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Table 3.1: Comparative weight of computing topics across the five kinds of degree programs
Knowledge Area Programming Fundamentals Integrative Programming Algorithms and Complexity Computer Architecture and Organization Operating Systems Principles & Design Operating Systems Configuration & Use Net Centric Principles and Design Net Centric Use and configuration Platform technologies Theory of Programming Languages Human-Computer Interaction Graphics and Visualization Intelligent Systems (AI) Information Management (DB) Theory Information Management (DB) Practice Scientific computing (Numerical mthds) Legal / Professional / Ethics / Society Information Systems Development Analysis of Business Requirements E-business Analysis of Technical Requirements Engineering Foundations for SW Engineering Economics for SW Software Modeling and Analysis Software Design Software Verification and Validation Software Evolution (maintenance) Software Process Software Quality Comp Systems Engineering Digital logic Embedded Systems Distributed Systems Security: issues and principles Security: implementation and mgt Systems administration Management of Info Systems Org. Systems integration Digital media development Technical support CE max 4 2 4 5 5 3 3 2 1 2 5 3 3 3 2 2 5 2 1 0 5 2 3 3 4 3 3 1 2 5 5 5 5 3 2 2 0 4 2 1 CS min 4 1 4 2 3 2 2 2 0 3 2 1 2 2 1 0 2 0 0 0 2 1 0 2 3 1 1 1 1 1 2 0 1 1 1 1 0 1 0 0 max 5 3 5 4 5 4 4 3 2 5 4 5 5 5 4 5 4 2 1 0 4 2 1 3 5 2 1 2 2 2 3 3 3 4 3 1 0 2 1 1 min 2 2 1 1 1 2 1 2 1 0 2 1 1 1 4 0 2 5 5 4 2 1 1 3 1 1 1 1 1 0 1 0 2 2 1 1 3 1 1 1 IS max 4 4 2 2 1 3 3 4 3 1 5 1 1 3 5 0 5 5 5 5 4 1 2 3 3 2 2 2 2 0 1 0 4 3 3 3 5 4 2 3 min 2 3 1 1 1 3 3 4 2 0 4 0 0 1 3 0 2 1 1 1 3 0 0 1 1 1 1 1 1 0 1 0 1 1 3 3 0 4 3 5 IT max 4 5 2 2 2 5 4 5 4 1 5 1 0 1 4 0 4 3 2 2 5 0 1 3 2 2 2 1 2 0 1 1 3 3 5 5 0 5 5 5 min 5 1 3 2 3 2 2 2 0 2 3 1 0 2 1 0 2 2 1 0 3 2 2 4 5 4 2 2 2 2 0 0 2 1 1 1 0 1 0 0 SE max 5 3 4 4 4 4 4 3 3 4 5 3 0 5 4 0 5 4 3 3 5 5 3 5 5 5 4 5 4 3 3 4 4 3 3 2 0 4 1 1

min 4 0 2 5 2 2 1 1 0 1 2 1 1 1 1 0 2 0 0 0 2 1 1 1 2 1 1 1 1 5 5 2 3 2 1 1 0 1 0 0

Again, min represents the minimum called for by the curriculum guidelines, and max represents the greatest emphasis one might expect in the typical case of a student who chooses to undertake optional work in that area or who graduates from an institution that requires its students to achieve mastery beyond that required by the curriculum reports. Because the difference between the min and max values can be large, programs with the same degree name may differ substantially because of the local choices made in determining their requirements. Both min and max values refer to what can be reasonably expected in the general case. For any individual student or degree program, the min value might be as low as zero and the max value might be as high as five, regardless of prevailing curricular standards. 3.1.1. How the Table Values Were Determined

Tables 3.1 and 3.2 represent the consensus of judgment reached by the CC2005 Joint Task Force. The task force formulated this consensus from an examination of the discipline-specific body of knowledge found in the most recent curriculum volume for each of the computing disciplines: computer engineering,

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Table 3.2: Comparative weight of non-computing topics across the five kinds of degree programs
Knowledge Area Organizational Theory Decision Theory Organizational Behavior Organizational Change Management General Systems Theory Risk Management (Project, safety risk) Project Management Business Models Functional Business Areas Evaluation of Business Performance Circuits and Systems Electronics Digital Signal Processing VLSI design HW testing and fault tolerance Mathematical foundations Interpersonal communication CE min max 0 0 0 0 0 0 0 0 0 0 2 4 2 4 0 0 0 0 0 0 5 5 5 5 3 5 2 5 3 5 4 5 3 4 CS min 0 0 0 0 0 1 1 0 0 0 0 0 0 0 0 4 1 max 0 0 0 0 0 1 2 0 0 0 2 0 2 1 0 5 4 min 1 3 3 2 2 2 3 4 4 4 0 0 0 0 0 2 3 IS max 4 3 5 2 2 3 5 5 5 5 0 0 0 0 0 4 5 min 1 0 1 1 1 1 2 0 0 0 0 0 0 0 0 2 3 IT max 2 1 2 2 2 4 3 0 0 0 1 1 0 0 2 4 4 SE min max 0 0 0 0 0 0 0 0 0 0 2 4 4 5 0 0 0 0 0 0 0 0 0 0 0 2 0 1 0 0 3 5 3 4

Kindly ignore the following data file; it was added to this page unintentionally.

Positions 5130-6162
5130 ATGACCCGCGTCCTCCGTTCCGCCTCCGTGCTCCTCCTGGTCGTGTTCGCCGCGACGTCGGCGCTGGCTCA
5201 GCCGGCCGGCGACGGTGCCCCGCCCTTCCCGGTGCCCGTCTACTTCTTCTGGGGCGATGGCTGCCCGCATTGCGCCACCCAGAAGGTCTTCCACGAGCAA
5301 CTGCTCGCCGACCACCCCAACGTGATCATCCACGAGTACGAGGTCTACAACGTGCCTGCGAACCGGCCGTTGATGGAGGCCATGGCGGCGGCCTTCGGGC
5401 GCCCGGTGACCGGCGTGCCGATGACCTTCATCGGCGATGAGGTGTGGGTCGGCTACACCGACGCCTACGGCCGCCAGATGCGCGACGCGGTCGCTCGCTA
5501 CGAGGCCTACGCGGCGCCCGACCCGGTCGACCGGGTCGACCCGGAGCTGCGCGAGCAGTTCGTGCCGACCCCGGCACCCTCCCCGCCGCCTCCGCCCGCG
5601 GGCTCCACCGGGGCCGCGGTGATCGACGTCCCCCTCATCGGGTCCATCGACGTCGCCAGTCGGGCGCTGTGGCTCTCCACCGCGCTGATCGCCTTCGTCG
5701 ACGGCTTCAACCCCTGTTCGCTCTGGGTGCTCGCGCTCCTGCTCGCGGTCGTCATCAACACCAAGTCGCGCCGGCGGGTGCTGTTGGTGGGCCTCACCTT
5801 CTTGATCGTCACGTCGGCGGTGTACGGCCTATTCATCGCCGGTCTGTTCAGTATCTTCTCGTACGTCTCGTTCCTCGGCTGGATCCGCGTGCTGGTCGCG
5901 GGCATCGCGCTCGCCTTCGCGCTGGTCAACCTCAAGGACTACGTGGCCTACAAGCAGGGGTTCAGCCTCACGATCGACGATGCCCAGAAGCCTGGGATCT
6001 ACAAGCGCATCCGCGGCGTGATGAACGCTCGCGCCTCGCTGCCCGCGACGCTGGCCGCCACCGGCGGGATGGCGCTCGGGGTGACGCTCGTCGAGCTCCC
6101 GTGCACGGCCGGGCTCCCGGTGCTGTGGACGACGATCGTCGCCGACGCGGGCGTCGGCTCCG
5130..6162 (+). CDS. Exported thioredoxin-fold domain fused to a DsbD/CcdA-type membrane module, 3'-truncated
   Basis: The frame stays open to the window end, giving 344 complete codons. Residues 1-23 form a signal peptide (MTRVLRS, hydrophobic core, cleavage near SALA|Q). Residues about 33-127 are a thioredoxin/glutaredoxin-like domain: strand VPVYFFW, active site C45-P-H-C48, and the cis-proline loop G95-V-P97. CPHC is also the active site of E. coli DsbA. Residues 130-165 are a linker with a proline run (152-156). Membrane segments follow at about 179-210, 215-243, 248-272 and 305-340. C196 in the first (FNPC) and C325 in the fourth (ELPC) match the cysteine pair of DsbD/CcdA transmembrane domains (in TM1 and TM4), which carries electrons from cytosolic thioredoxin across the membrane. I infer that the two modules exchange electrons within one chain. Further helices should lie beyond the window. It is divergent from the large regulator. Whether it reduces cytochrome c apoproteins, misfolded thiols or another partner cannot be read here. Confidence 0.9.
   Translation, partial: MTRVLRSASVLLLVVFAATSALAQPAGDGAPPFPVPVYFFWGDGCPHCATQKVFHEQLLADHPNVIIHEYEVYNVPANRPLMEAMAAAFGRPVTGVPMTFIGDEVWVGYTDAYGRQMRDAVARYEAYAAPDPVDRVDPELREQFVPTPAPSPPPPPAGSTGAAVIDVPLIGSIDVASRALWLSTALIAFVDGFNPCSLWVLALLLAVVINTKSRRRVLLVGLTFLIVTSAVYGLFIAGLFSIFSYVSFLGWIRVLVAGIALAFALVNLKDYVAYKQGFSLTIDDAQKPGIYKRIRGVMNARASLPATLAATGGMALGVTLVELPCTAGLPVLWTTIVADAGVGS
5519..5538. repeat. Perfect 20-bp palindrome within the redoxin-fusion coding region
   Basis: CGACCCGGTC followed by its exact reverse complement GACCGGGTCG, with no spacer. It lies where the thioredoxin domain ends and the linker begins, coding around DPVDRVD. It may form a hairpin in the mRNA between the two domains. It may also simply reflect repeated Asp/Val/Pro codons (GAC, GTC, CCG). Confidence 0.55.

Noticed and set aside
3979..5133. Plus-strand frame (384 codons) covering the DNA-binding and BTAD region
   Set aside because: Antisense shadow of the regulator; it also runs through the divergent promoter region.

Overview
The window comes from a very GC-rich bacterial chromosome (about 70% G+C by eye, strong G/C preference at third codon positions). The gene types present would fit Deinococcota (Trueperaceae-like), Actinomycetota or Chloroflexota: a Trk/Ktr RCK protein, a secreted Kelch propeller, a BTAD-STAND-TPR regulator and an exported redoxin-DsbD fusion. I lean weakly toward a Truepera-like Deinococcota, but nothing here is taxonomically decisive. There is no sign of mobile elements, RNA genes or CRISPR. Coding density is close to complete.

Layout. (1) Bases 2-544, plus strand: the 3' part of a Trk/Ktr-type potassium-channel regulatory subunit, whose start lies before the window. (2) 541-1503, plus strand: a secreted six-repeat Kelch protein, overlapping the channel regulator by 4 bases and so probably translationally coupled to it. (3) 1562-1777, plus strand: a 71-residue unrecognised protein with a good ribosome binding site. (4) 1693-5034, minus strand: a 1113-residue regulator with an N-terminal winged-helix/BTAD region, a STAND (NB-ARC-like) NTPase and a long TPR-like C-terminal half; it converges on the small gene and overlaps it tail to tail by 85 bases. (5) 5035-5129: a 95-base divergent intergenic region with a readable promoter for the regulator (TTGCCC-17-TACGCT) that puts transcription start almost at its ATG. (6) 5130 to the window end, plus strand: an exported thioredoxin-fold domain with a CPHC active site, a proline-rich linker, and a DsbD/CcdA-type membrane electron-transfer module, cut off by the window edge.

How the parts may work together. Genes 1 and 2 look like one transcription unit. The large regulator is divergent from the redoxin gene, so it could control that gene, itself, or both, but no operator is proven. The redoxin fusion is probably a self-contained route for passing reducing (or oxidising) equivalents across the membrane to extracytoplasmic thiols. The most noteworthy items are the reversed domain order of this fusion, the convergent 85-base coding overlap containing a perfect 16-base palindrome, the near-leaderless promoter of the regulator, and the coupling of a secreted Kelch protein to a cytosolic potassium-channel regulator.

computer science, information systems, information technology, and software engineering. It used the results of this examination to define the topical elements of the two tables. That examination also heavily influenced the numerical values assigned to each topic for each discipline. The discipline-specific bodies of knowledge provide some quantifiable data concerning the minimum coverage called for by each discipline for each topic. However, they do not provide information that is sufficient to permit any useful calculation of the relative emphasis each discipline places on a given topic. To generate useful indications of the relative emphasis each discipline places on a given topic, it was necessary that we apply our best judgment as to how to integrate various hard and soft factors into a meaningful metric. Hard factors are the numerical specifications found in the discipline-specific bodies of knowledge. Soft factors include: • differences in the perspective endemic to the various computing disciplines. Each of the computing disciplines has its own unique perspective and agenda as characterized in Sections 2.2 and 2.3. • differences in the meanings attached to seemingly identical terms. While each computing discipline includes coverage of numerous computing topics, discipline-specific perspectives have the effect of attaching different meanings to the same term. For example, while each discipline requires study of mathematical foundations, programming fundamentals, networking, operating systems, etc., the precise set of knowledge and skills associated with these topics varies-sometimes widely-among the disciplines. This issue is addressed more fully in Sections 3.2 and 3.3 and in Table 3.3. In light of the inconsistent use of terms, the only certain way to be clear about what a given topic area means for a given computing discipline is to consult the curriculum volume for that discipline. • differences in the latitude for studying optional topics. Despite efforts to make each of the five discipline-specific curriculum reports international in scope, most are implicitly oriented to the U.S. system of defining undergraduate degree programs. In the U.S. system, the amount of technical study required for a degree program in most subjects is limited by the requirement to have a significant general education component in all degree programs. Such limitations affect all computing degree programs. In addition to this generic U.S. constraint, some computing degree programs must devote a greater portion of their limited resources to specific topics which, in turn, limits how much freedom is available to study computing topics that are not required for the degree. For example, degree programs in computer engineering must devote significant study to topics required by (a) the engineering profession, and (b) the CE emphasis on hardware-related topics. This curtails how much study CE